Stroke centers no worse at weekend treatment
Hospitals that have been designated as “stroke centers” may provide just as good care on the weekend as on weekdays, new findings suggest.
That’s important because previous studies have hinted that people who come to the hospital after having a stroke don’t do as well if they’re admitted over the weekend, when nurses and specialists might be stretched extra thin.
“This is a big concern among the physician community because we all know that not every hospital has the capacity to treat those patients on the weekend,” said Dr. Ying Xian, who studies stroke care at the Duke Clinical Research Institute in Durham, North Carolina and wasn’t involved in the new study.
“What is most amazing in this study is that they show that comprehensive stroke centers have the capacity to (eliminate) those disparities in terms of weekend status,” he told Reuters Health.
In 11 years of stroke data from New Jersey hospitals, 37,000 patients who were admitted on a weekend or holiday were slightly less likely to survive the next few months than 97,000 who arrived on a weekday.
After 90 days, 17.2 percent of weekend patients had died, compared to 16.5 percent of weekday patients. Weekend admission meant people who had suffered a stroke were about five percent less likely to survive that long, when other factors were also considered.
But when researchers focused on the 12 out of 88 hospitals that had been deemed comprehensive stroke centers, weekend arrival did not mean a higher risk of death, according to findings published in Stroke.
Hospitals that qualified as primary stroke centers—meaning they provided care in between non-centers and comprehensive centers—still didn’t do as well on the weekend.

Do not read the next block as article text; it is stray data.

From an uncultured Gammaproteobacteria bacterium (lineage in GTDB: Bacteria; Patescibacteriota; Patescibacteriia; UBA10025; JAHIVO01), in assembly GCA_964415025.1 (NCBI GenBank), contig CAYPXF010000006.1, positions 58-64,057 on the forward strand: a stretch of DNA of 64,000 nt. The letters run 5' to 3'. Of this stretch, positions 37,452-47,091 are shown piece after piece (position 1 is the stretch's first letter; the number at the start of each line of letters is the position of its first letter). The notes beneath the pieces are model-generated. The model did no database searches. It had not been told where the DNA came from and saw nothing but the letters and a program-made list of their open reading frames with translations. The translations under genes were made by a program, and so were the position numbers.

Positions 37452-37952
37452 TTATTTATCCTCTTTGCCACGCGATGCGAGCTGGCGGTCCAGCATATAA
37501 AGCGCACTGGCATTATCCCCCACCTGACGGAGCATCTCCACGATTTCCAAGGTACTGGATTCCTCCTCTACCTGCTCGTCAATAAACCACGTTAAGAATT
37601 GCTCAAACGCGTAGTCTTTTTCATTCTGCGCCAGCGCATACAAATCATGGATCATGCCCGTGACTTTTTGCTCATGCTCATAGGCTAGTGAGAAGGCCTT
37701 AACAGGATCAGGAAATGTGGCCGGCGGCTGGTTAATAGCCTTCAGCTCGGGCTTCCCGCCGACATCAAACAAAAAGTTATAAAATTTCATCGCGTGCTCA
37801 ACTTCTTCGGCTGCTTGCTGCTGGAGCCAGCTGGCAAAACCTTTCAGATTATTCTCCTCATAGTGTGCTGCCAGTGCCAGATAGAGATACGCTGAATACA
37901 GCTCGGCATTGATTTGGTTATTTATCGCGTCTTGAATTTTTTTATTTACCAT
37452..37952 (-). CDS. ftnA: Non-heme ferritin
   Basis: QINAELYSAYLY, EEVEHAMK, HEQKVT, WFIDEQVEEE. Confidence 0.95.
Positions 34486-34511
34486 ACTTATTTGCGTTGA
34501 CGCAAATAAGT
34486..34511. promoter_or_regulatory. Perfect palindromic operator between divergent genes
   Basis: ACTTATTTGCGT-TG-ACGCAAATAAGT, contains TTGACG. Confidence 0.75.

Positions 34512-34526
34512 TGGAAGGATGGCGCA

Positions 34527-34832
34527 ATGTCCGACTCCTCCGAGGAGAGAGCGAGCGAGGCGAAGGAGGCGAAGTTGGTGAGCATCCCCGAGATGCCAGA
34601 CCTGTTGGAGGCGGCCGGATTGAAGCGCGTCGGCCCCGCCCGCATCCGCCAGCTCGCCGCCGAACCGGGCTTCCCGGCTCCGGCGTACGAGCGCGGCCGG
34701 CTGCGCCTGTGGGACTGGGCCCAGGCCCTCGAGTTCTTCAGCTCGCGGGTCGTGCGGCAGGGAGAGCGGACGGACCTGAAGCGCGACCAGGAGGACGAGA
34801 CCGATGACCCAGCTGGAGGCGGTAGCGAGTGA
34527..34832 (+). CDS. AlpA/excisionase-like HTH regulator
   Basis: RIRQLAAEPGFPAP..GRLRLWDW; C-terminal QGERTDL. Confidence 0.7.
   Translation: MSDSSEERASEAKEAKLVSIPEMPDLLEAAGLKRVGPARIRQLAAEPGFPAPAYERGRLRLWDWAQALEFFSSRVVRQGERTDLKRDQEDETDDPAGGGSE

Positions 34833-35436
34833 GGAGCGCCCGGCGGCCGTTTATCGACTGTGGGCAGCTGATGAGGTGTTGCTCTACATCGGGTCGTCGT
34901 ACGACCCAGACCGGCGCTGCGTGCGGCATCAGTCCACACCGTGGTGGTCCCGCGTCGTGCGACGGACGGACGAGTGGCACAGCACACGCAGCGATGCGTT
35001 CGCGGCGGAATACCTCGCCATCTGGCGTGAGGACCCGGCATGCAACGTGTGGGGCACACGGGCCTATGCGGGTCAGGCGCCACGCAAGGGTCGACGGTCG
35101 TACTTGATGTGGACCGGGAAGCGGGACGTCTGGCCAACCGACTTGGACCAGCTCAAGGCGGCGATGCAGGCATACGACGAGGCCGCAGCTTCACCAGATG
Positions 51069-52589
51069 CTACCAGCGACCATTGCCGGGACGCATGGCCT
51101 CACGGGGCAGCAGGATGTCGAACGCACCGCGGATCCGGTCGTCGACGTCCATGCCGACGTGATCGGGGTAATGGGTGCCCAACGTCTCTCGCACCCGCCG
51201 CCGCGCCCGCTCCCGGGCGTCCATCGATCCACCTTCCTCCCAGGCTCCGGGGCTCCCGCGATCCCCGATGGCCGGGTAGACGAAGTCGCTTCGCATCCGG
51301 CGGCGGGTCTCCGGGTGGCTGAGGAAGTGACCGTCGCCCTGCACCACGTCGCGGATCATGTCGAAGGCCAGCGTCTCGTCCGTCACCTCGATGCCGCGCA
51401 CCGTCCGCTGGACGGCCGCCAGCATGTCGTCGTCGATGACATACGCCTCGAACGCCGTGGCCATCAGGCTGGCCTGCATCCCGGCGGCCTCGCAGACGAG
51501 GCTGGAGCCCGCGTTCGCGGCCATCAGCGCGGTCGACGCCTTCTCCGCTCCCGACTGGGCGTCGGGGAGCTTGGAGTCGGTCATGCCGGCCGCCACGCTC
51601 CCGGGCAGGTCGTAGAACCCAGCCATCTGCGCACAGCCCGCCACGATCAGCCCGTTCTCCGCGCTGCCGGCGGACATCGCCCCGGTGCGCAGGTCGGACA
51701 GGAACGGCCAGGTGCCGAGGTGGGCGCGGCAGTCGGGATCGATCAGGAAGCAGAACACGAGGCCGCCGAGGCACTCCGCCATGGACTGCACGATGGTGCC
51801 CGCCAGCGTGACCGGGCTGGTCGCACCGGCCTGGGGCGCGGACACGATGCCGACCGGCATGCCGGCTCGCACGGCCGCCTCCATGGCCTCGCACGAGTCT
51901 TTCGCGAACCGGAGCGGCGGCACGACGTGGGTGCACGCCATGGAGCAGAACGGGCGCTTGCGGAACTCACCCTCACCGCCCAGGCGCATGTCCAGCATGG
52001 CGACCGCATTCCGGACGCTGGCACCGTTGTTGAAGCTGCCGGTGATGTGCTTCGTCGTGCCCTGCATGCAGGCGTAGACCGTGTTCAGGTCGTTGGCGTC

One caveat is that New Jersey didn’t begin certifying stroke centers until 2007. (An organization called The Joint Commission started accrediting hospitals nationwide in 2003.) So for the most part, the data comes from before “stroke center” designations were made.
Still, the researchers said, those hospitals were probably providing the best stroke care before that was made official.
In general, “there’s a decrease in the quantity and spectrum of care that’s provided on the weekend,” said Dr. James McKinney, the study’s lead author from the University of Medicine and Dentistry of New Jersey-Robert Wood Johnson Medical School in New Brunswick.
But at stroke centers, “it’s kind of a 24-hour, seven-day-a-week operation,” he told Reuters Health. “There’s really not a fall off regardless of the time of day or day of the week.”
Stroke centers, Xian explained, always need to have a stroke specialist on call, and brain imaging services available.
“We are seeing increasing evidence that the designation of primary stroke centers (and) comprehensive stroke centers is having an impact on care,” said Mat Reeves, an epidemiologist from Michigan State University in East Lansing who wasn’t involved in the research.
That supports a recent push in the healthcare field to recognize “centers of excellence” that specialize in treating certain conditions.
In some states, ambulances are required to take patients with stroke symptoms to the nearest stroke center.
But because that’s not always the case, “be an advocate for yourself or your family member to go to a specialty center for stroke if there’s one close by,” Reeves told Reuters Health. “It’s not worth driving four hours for… (but) when that’s an option, I would want my family members and myself to go to those centers.”
Researchers emphasized that the most important thing to do when someone is having a stroke is still to call 911.
SOURCE: Stroke, September 2011.
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